As the bus brought them in to church services each night, the children would appear clean and fresh, with their hair combed neatly and they would then sit quietly and attentively to the services. Their good behavior would put to shame that of the vast majority of our own children-mine and yours. These children are being taken from ruined homes and reclaimed, transformed into the image of God, to become men and women who will be a credit to the church and to the nation. In this, everyone will rejoice.

However, here is where you and I come in. G. K. Wallace assisted by the elders of the Riverside congregation as helpers, is working day and night, as superintendent of the home to keep it operating. Its weight lies heavily upon his heart and shoulders. It is his constant concern. He needs help, help that you and I can give him. He will not cry to you about it; but I am going to cry for him—cry to your very heart to help him bear the load.

The building has been made possible by the gift of a good Christian woman; but what the home needs just now is monthly contributions to keep it going. Those who work for the home, work on extremely small salaries; one wonders how they can do it. If you have one or two children you know something of what it costs to keep them. Imagine what the cost is to keep nearly forty children!

You may reason: I had nothing to do with the creation of the home, it is not my problem. But it is our problem. Every Christian is obligated to do his part in good works. "And let our people also learn to maintain good works for necessary uses, that they be not unfruitful," was Paul's admonition to Titus. (3:14.) Reclaiming children and the souls of adults is the job for all of us. Each is his brother's keeper. Or, you may say, Why do not the Kansas churches do it? The churches in Kansas, in the main, have been under the influence of Sommer's teaching for generations, opposing the doing of work of this nature. The best way to convert these congregations to do good is by showing them the way; give them an example of what should and can be done. The churches in Kansas have come a long way during the past twenty years; and they will continue to make progress during the next twenty; but the need for help is NOW. The present generation and its destiny, like the prisoner of the prophet's parable, is in our hands. The plea, "busy here and there," will be no excuse before our Lord; the job at hand must be discharged. How many congregations are wasting enough money on useless weekly bulletins, Sunday bouquets of flowers, and other needless expenditures to make worth-while contributions to the needs of these children!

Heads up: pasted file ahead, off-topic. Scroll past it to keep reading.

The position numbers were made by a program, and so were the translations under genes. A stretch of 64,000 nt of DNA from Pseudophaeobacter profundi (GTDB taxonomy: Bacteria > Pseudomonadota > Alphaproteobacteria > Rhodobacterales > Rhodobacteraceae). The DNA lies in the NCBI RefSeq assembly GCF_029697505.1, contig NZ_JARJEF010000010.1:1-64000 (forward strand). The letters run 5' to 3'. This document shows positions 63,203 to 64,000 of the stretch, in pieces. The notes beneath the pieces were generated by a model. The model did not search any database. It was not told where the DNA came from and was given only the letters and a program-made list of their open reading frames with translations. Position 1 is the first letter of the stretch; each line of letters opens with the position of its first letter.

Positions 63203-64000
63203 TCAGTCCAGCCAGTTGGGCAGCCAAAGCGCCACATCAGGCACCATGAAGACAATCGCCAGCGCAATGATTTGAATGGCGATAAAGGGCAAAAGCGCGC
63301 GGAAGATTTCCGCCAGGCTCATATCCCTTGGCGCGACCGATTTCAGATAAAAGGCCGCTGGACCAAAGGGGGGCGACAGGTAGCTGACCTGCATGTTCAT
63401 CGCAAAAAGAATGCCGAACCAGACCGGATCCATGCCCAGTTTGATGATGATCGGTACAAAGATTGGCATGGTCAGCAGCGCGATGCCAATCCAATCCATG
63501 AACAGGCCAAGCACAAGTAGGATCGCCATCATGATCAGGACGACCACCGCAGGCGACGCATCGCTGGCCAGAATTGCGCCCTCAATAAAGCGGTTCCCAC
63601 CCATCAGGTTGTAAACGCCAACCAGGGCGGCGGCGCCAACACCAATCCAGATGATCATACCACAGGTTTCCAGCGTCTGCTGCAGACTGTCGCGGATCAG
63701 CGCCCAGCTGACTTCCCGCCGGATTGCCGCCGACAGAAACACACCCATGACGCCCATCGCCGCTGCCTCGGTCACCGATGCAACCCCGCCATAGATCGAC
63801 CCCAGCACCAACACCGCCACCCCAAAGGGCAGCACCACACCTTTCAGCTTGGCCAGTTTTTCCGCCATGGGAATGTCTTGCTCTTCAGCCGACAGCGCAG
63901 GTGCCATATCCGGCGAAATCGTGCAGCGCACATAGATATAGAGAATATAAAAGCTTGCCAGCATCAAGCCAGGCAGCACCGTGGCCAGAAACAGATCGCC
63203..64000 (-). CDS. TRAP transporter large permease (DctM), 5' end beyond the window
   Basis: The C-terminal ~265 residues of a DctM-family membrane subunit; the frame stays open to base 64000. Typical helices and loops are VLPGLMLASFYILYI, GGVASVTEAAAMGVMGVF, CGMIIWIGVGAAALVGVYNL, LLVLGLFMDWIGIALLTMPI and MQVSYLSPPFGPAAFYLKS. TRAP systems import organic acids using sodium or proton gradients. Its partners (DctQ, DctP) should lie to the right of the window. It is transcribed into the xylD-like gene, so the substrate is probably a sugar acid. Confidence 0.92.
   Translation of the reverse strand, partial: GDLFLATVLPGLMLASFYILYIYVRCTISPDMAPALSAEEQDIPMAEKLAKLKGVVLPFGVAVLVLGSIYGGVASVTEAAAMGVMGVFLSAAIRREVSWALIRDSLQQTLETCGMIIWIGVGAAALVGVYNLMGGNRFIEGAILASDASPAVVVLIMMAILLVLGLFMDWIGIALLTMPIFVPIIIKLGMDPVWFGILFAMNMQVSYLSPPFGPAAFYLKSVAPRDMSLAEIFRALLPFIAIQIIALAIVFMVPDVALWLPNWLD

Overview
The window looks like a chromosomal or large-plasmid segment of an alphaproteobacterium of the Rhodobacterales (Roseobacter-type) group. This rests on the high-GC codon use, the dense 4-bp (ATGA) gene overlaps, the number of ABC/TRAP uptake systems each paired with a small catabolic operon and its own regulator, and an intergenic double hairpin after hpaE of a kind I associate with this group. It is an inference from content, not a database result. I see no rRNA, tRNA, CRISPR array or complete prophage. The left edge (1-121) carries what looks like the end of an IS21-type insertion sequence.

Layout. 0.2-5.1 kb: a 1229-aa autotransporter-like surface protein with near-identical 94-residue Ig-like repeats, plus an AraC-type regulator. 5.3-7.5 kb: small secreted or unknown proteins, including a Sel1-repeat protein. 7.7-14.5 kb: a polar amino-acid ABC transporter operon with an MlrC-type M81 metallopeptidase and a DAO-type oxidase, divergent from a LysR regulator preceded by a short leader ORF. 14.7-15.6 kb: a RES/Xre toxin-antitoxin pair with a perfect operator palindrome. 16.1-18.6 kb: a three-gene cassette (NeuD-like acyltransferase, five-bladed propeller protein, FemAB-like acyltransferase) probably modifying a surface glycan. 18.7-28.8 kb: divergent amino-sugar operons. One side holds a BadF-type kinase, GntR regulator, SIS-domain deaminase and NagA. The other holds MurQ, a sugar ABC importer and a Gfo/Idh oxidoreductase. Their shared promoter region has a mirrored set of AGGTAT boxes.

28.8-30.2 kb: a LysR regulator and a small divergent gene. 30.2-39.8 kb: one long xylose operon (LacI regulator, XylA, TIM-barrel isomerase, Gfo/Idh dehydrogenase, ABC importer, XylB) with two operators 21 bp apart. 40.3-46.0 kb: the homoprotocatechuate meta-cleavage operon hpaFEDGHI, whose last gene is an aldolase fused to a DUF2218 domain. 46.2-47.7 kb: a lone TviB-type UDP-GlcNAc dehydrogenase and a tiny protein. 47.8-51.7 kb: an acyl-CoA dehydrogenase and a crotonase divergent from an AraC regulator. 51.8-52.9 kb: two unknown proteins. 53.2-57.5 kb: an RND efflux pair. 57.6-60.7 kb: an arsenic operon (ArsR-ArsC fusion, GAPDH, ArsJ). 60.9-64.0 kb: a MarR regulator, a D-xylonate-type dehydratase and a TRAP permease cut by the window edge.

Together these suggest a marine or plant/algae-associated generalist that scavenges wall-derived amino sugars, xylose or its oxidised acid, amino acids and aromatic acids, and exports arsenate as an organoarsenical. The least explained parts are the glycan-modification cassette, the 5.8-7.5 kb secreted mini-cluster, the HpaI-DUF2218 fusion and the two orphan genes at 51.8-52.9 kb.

Brethren, in the name of him who took little children in his arms and blessed them, let us do what we can today to build these children of unfortunate homes into the right kind of men and women; for tomorrow they will fill the ranks of the church, or the ranks of its enemies, depending on what we do for them today.

Communicate with G. K. Wallace, Lock box 844, Wichita, Kansas. Invite him to come to the church in your community and tell you about the home, bringing pictures of it and its work. If you cannot visit the home, this will be the thing next best. He, with his pictures, can make you feel you have seen for yourself. Do not procrastinate till the prisoner is gone—act today!